"Significant restrictions on daily group activities and on in-person contact with family and loved ones are rightfully in place to protect residents and limit the spread of COVID-19 among particularly vulnerable populations," wrote the senators. "However, this sustained isolation is also impacting the mental and emotional well-being of residents and their families."
The senators noted that previous guidance that the
"Fact and evidence-based guidance from
In addition to calling for robust guidance, the senators ask for details on how the
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Dear Administrator Verma and Director Redfield:
Residents of long-term care facilities, including nursing homes, residential-care communities, intermediate care facilities, and hospice-care facilities, face difficult challenges as efforts to contain and mitigate the spread of COVID-19 continue. Significant restrictions on daily group activities and on in-person contact with family and loved ones are rightfully in place to protect residents and limit the spread of COVID-19 among particularly vulnerable populations. However, this sustained isolation is also impacting the mental and emotional well-being of residents and their families. We write to request that the
The ability of long-term care facilities to safely expand in-person visitation beyond compassionate care visits will take time, and will require a significant investment from facilities and personnel, along with support from
In addition, the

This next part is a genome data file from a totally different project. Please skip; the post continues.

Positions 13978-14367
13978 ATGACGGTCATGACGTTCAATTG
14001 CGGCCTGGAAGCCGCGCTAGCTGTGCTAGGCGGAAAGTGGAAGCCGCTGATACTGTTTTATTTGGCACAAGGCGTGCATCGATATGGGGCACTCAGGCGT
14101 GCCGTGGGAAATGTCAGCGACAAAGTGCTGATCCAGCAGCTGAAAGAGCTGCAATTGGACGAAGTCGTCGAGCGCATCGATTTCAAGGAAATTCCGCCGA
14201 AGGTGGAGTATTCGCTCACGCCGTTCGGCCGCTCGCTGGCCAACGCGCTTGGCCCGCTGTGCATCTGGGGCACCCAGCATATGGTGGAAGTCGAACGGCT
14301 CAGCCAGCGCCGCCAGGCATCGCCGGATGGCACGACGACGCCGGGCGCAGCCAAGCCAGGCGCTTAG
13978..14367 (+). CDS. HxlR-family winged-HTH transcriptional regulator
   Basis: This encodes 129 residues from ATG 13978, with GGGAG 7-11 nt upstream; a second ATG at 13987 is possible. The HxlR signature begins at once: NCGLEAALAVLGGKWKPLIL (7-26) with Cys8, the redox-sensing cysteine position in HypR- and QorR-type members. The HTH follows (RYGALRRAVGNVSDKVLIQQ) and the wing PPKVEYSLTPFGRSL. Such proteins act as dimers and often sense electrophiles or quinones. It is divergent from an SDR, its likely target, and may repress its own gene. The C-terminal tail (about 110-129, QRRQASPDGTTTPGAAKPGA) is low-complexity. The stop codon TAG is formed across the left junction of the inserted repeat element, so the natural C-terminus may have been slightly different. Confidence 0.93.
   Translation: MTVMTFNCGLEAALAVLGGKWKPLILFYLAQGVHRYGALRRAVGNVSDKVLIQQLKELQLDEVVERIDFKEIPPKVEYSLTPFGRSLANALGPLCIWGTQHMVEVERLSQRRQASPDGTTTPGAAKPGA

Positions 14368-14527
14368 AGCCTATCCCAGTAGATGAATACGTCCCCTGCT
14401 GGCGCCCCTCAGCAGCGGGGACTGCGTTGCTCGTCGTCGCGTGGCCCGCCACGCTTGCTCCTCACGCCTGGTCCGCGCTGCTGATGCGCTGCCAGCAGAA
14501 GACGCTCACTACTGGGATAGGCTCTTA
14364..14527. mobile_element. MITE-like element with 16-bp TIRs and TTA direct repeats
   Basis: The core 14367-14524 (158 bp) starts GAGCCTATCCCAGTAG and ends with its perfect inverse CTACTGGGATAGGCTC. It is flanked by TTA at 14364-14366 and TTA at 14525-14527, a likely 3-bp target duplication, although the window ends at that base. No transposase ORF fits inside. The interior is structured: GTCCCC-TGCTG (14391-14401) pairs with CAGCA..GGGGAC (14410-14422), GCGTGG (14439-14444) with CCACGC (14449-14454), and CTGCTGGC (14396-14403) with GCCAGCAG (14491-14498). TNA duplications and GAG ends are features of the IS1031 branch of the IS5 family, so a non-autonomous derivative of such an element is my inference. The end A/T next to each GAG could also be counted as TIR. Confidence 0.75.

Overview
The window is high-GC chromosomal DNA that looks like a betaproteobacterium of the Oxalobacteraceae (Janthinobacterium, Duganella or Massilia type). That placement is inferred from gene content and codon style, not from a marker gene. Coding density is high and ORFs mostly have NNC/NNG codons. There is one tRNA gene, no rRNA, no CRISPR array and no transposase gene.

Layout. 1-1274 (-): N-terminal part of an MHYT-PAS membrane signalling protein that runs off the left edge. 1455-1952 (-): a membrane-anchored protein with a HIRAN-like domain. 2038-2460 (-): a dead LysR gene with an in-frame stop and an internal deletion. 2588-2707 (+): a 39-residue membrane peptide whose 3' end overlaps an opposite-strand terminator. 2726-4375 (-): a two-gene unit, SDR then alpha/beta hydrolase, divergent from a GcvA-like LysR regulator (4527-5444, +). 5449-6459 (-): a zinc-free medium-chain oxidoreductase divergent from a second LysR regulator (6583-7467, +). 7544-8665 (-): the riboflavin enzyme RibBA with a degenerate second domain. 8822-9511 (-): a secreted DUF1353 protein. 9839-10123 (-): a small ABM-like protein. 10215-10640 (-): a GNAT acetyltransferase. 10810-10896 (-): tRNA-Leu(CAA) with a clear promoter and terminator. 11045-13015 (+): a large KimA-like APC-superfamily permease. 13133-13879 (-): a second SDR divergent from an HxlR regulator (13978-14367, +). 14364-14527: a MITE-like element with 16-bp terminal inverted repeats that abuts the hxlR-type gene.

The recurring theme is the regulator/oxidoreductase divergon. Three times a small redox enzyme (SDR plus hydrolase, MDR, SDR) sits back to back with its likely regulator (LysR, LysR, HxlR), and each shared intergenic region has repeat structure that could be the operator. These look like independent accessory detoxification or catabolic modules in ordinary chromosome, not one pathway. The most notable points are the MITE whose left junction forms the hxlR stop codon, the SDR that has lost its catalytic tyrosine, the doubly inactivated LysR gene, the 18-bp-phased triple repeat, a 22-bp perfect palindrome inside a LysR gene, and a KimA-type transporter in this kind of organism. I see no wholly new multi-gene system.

These two guidance documents do not sufficiently address the specific needs of these particularly vulnerable populations, including the need for specific, clear and actionable information that allows them to understand when in-person visitation could potentially resume in their community, what factors they should consider when evaluating the risks of in-person visitation, what precautions they should take during in-person visitation, and what screening measures and additional precautions they should be expecting, and asking for, in order to ensure that they are able to visit safely.
In addition to releasing specific, plain language guidance on in-person visitation in long-term care facilities, we ask that
4. How will
5. Given the lack of widely available rapid testing, and increased evidence that many rapid tests on the market are regularly producing inaccurate results, what guidance will
6. How will
7. Do long-term care facilities currently have the infrastructure, resources and support needed to successfully reopen and allow in-person visitation when safety measures are met, or are additional resources required to meet these goals?
We appreciate your attention to this important matter.